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Animals Forced To Evacuate California Wildfires Too

SCOTT SIMON, HOST:

Northern California is burning. The state's been ravaged by the deadliest wildfires in its history. At least 35 people have been killed, and hundreds more are missing. Thousands of firefighters are trying to contain the flames. Clouds of smoke hover in the skies, even in San Francisco.

This is a farming area with vineyards and stables. Christy Gentry lives there. Her house in Santa Rosa has been spared. But earlier this week, the fires billowed toward the stables where she works. She and her husband set out on a midnight operation to save the animals and bring them to the Sonoma County Fairgrounds. She joined us from Santa Rosa. Thanks so much for being with us.

CHRISTY GENTRY: Absolutely. Thank you so much for having us.

SIMON: Christy, what was it like to rescue 26 horses in the dark of midnight and bring them miles away to the fairgrounds?

GENTRY: So when we got to the barn, there was a glow on the ridge. We couldn't actually see the flames, but it looked pretty close and there was a lot of smoke and ash in the air.

We started with the horses farthest from the main barn, where we were loading, brought them in. We had several volunteers, and within an hour and 20 minutes, all of 26 horses were loaded and on their way safely to the fairgrounds. It was amazing.

SIMON: And they were pretty calm because they're used to going to horse shows and stuff.

GENTRY: Yeah, they're used to traveling. They were pretty calm. I also think we had a couple that were hysterical, one that we had to wait till the very end and we thought we were going to have to leave. You know, I don't think the horses can really see the fire, but they know what's going on. They know that there's danger. And he was quite hysterical. It took about 10 women - he got loose twice - to load him in. But we finally did get him in the trailer, and everyone was safe. Ponies were caught in vineyards. There's been some chaos to it...

SIMON: Yeah.

GENTRY: ...For certain.

SIMON: How do you get a pony out of the vineyard and into a truck?

GENTRY: People go armed with treats and halters, and so they're able to catch them. And, you know, mostly, if you're calm, the horses stay calm.

SIMON: Horses eat a lot, don't they? How do you care for every one?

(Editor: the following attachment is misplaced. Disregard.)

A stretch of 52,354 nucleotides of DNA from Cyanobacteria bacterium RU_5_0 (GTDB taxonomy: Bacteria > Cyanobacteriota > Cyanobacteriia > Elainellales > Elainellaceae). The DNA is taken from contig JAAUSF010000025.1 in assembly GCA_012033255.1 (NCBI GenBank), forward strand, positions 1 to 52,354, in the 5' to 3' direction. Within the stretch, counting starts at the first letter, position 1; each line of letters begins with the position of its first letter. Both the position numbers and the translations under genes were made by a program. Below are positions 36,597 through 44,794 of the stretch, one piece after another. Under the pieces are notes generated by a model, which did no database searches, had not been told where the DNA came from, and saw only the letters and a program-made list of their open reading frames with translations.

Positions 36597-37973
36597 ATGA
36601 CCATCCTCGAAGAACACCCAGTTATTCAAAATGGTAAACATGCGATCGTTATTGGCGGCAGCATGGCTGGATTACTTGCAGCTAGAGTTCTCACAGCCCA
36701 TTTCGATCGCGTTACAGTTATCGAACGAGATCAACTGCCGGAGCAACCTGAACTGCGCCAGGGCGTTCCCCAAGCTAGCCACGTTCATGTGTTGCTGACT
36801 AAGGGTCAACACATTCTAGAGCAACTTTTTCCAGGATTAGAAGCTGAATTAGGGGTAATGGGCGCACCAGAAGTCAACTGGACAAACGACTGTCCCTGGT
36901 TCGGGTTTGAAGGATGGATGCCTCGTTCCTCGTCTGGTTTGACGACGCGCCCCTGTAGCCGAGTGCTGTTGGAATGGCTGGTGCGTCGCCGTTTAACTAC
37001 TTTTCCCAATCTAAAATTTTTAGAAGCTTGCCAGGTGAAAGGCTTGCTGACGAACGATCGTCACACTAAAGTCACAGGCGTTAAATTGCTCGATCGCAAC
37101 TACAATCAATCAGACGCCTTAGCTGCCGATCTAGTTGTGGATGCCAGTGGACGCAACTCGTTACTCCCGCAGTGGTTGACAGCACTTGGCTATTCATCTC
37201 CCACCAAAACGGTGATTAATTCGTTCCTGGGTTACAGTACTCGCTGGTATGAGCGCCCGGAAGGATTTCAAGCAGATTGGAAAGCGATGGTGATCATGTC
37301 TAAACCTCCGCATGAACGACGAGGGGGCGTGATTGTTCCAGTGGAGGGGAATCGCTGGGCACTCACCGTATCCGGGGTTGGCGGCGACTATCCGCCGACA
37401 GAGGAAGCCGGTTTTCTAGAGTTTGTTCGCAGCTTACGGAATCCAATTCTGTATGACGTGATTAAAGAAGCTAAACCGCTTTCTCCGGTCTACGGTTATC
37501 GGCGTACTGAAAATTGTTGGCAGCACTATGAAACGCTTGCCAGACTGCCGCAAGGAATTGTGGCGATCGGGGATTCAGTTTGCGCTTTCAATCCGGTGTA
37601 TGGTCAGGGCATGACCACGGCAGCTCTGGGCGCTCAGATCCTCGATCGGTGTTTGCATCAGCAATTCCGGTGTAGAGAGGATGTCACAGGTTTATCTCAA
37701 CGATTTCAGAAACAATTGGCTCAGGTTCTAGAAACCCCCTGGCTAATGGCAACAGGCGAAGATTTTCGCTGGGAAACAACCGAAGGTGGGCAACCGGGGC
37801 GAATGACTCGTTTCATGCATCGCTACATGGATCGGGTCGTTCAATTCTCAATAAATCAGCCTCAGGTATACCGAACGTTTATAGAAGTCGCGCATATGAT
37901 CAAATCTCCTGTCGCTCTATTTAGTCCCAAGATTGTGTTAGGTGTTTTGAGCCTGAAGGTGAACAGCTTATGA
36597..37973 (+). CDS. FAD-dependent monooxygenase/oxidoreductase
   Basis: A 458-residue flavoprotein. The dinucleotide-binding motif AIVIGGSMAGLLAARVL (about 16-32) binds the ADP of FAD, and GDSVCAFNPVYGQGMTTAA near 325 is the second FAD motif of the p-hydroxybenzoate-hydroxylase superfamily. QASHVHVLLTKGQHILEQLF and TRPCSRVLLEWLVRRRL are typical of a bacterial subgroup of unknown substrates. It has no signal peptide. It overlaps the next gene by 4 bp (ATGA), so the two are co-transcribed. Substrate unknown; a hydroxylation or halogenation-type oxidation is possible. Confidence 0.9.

GENTRY: Sure thing. Well, many of us were able to grab hay and some supplies as we were evacuating our barn. So we came with food and some items in hand. But the local seed stores have been donating all kinds of hay and shavings and pellets. So we have had, again, tremendous support from the local community, making sure that every horse here is fed.

SIMON: Can you smell the smoke, see the fire?

GENTRY: There - while we cannot see the fire any longer from where we are, and it's very, very smoky. There's a ton of ash. There has been a ton of ash. Everyone's lungs are, you know, feeling constricted. The dogs are coughing because it's so thick in the air. So the scene itself is still dismal, for sure.

SIMON: But people are helping each other.

GENTRY: People are coming together. You know, when there's an emergency like this, if the fire happens too fast and you can't get out in time, you have to set the horses free.

Well, you got to put halters on, you got to label them. Those can burn off in a fire, so we actually handwrote with a Sharpie pen on all of our horses hooves the phone number. If there is some marking on the horse on - with ink, then we can identify, at least, who to call to find out where the horse will eventually need to be, or to let that person know that we have that horse.

SIMON: How do you fill your days there - all these people and horses staying at the fairgrounds?

GENTRY: We're caring for other people's animals. Our neighbor's goats are here, their dog. We've got llamas. We have goats. So everyone just sort of has their sectioned area. And we take the horses out, we walk them, we feed them. And then we try to keep in communication with surrounding areas to see, are we going to be able to possibly go home at some point? We're - everyone's just sitting on pins and needles, to be perfectly honest.

SIMON: Christy Gentry at the Sonoma County Fairgrounds in Santa Rosa, Calif. Thank you so much.

GENTRY: You're welcome. Thank you.

SIMON: And tomorrow on WEEKEND EDITION SUNDAY, after wildfires, earthquakes, hurricanes, what's the best way to help? A close look at charities and where your donations go. That's tomorrow morning on WEEKEND SUNDAY. Transcript provided by NPR, Copyright NPR.